When I graduated from mortuary school, I moved back to Longview and purchased the embalming service. For the 6 years that I had it, I worked for a lot of local funeral homes which gave me the opportunity to look at purchasing a few different funeral homes at that time. Ultimately, I was able to purchase Welch Funeral Home – which is the oldest funeral home in our county and a place I have been familiar with my entire life.

The Welch Family had built a new facility 20 years ago that was designed by J. Stuart Todd and our building is still one of the most unique things about our business. We have an atrium in the middle of the building with a glass ceiling and we use that room for visitations. We put the casket in the middle of the room and personalize the room to show all aspects of the person’s life.

We are a Life Celebration funeral home and being part of that network has really opened our eyes and taught us to think outside of the box. We had always been a forward thinking funeral home and that is what lead us to Life Celebration, but since we joined the network, we have gotten so much better at staging, personalization, and coming up with great ideas. Life Celebration has really helped push us to our full potential.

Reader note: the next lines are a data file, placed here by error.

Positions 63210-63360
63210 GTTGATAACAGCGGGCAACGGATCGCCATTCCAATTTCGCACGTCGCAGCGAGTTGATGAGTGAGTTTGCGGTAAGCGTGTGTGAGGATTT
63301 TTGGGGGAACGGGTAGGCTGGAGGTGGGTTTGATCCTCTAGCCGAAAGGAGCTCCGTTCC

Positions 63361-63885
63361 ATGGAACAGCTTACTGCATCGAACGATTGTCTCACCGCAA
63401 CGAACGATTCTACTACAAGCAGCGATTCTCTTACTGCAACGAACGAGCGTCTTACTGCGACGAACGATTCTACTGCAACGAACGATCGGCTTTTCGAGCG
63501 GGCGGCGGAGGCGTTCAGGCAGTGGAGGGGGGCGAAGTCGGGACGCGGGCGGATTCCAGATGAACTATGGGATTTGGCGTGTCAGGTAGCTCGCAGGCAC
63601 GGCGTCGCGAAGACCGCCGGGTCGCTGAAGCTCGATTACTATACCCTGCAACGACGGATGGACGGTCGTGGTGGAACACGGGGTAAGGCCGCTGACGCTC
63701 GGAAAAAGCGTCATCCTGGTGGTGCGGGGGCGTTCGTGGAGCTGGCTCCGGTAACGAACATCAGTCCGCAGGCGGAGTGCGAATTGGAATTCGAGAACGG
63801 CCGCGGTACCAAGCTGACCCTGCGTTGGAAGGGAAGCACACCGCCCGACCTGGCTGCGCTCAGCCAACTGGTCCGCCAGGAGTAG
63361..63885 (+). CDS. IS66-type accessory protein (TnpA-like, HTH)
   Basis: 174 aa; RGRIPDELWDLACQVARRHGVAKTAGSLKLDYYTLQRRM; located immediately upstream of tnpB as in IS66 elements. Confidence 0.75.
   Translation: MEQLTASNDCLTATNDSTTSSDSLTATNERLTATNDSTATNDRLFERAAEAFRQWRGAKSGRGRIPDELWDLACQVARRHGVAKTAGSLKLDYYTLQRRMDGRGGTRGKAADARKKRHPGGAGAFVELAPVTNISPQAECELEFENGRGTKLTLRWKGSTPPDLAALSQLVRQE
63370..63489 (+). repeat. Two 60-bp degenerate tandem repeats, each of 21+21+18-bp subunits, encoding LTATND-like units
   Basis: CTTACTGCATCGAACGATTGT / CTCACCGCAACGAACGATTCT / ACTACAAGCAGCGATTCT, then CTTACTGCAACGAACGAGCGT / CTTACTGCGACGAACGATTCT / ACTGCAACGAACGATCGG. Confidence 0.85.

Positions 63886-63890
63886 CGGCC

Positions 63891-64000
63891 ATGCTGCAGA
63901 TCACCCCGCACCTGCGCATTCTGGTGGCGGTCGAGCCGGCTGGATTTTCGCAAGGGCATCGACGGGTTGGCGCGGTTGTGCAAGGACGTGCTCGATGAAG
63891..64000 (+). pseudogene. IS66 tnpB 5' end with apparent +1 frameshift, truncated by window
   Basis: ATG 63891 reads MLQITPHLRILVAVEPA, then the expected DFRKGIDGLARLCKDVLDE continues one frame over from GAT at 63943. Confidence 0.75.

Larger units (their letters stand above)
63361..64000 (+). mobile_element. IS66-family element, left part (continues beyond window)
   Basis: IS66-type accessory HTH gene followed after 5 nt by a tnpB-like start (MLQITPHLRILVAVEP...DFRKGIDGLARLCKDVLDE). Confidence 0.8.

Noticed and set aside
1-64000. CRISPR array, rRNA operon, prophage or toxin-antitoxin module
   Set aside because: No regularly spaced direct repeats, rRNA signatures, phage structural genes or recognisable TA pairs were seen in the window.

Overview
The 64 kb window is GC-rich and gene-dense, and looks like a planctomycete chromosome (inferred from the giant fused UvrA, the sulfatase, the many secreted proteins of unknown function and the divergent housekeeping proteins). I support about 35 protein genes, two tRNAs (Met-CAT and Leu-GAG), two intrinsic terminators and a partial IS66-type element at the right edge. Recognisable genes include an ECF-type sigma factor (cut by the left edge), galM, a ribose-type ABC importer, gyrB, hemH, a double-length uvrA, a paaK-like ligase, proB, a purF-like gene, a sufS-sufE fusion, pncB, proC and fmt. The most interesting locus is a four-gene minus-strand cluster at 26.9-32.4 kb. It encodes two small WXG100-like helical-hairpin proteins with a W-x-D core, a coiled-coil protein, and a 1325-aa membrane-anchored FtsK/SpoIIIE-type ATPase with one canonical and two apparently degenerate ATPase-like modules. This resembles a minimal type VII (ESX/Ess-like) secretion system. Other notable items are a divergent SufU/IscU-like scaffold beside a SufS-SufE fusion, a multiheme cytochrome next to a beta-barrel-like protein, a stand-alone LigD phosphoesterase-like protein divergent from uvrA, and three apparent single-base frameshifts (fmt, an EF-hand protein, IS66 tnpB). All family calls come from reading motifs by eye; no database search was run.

How are you involved in your community?

This is going to be a long answer. as my staff and I are involved in everything that we can be. My family has a long history of community involvement so it is something that has been ingrained in me from a very young age.

I recently started a community giving program here at the funeral home called Cammack Cares. It is all encompassing, and we sponsor as many of the local charitable events that we are able to. We donate our time and money wherever it is needed to help within the community. The biggest part of “Cammack Cares” is our Cowboy Cadillac Limousine. Last fall we purchased a limousine and wrapped it in the Texas flag vinyl that also has Texas themed images. We topped it off with a cow hide interior and Texas Longhorns on the hood. We donate the limo to community organizations, non-profits, and schools, that are wanting to raise money or reward their students. It’s a fun way to connect to our community and give back. When I first pitched the idea of the limo, everyone thought I was truly nuts, but in the short time that we have had it – we’ve been able to raise money for a few community organizations and it’s had great feedback. It’s just a fun part of who we are – people even stop by to take pictures with the car at our funeral home.